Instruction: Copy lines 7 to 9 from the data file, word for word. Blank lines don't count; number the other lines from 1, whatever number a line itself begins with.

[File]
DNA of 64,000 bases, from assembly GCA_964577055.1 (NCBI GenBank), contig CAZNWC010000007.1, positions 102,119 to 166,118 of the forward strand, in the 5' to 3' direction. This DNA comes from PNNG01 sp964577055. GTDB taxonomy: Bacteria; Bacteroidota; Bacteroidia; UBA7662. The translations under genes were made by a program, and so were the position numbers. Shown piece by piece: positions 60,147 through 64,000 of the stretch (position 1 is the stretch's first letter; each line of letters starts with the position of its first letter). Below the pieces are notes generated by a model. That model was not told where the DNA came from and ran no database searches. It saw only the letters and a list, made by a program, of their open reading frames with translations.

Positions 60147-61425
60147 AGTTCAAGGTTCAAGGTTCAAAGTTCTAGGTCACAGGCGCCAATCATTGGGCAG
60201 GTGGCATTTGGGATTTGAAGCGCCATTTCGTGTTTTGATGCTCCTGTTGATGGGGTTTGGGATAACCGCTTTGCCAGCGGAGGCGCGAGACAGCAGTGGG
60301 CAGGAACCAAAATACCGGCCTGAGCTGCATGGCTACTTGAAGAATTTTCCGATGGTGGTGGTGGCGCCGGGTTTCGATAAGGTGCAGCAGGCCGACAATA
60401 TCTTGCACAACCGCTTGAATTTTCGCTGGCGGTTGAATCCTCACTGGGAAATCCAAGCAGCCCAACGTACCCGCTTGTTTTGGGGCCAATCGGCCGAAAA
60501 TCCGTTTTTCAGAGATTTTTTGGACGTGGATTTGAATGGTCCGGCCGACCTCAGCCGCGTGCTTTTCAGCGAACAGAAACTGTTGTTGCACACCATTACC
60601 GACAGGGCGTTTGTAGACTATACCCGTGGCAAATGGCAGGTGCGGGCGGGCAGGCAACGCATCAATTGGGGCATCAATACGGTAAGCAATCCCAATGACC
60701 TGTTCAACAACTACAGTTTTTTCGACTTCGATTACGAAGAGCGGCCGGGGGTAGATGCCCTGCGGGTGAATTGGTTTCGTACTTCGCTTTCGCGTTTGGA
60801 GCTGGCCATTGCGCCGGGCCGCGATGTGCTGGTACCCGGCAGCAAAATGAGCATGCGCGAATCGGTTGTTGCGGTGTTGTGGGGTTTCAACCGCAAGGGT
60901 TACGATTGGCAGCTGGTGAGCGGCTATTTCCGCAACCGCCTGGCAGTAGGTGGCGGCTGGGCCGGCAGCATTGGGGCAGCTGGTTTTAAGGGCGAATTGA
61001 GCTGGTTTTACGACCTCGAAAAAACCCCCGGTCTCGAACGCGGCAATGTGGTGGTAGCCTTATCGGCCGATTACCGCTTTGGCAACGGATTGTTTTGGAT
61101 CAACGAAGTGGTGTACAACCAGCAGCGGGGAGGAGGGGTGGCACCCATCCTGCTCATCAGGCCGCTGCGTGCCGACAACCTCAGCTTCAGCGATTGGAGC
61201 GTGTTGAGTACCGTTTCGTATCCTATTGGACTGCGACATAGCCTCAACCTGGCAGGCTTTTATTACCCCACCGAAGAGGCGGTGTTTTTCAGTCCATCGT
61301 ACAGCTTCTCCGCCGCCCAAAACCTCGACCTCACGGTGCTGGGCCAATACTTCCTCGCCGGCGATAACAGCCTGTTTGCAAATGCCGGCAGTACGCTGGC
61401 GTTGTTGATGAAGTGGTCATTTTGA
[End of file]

60501 TCCGTTTTTCAGAGATTTTTTGGACGTGGATTTGAATGGTCCGGCCGACCTCAGCCGCGTGCTTTTCAGCGAACAGAAACTGTTGTTGCACACCATTACC
60601 GACAGGGCGTTTGTAGACTATACCCGTGGCAAATGGCAGGTGCGGGCGGGCAGGCAACGCATCAATTGGGGCATCAATACGGTAAGCAATCCCAATGACC
60701 TGTTCAACAACTACAGTTTTTTCGACTTCGATTACGAAGAGCGGCCGGGGGTAGATGCCCTGCGGGTGAATTGGTTTCGTACTTCGCTTTCGCGTTTGGA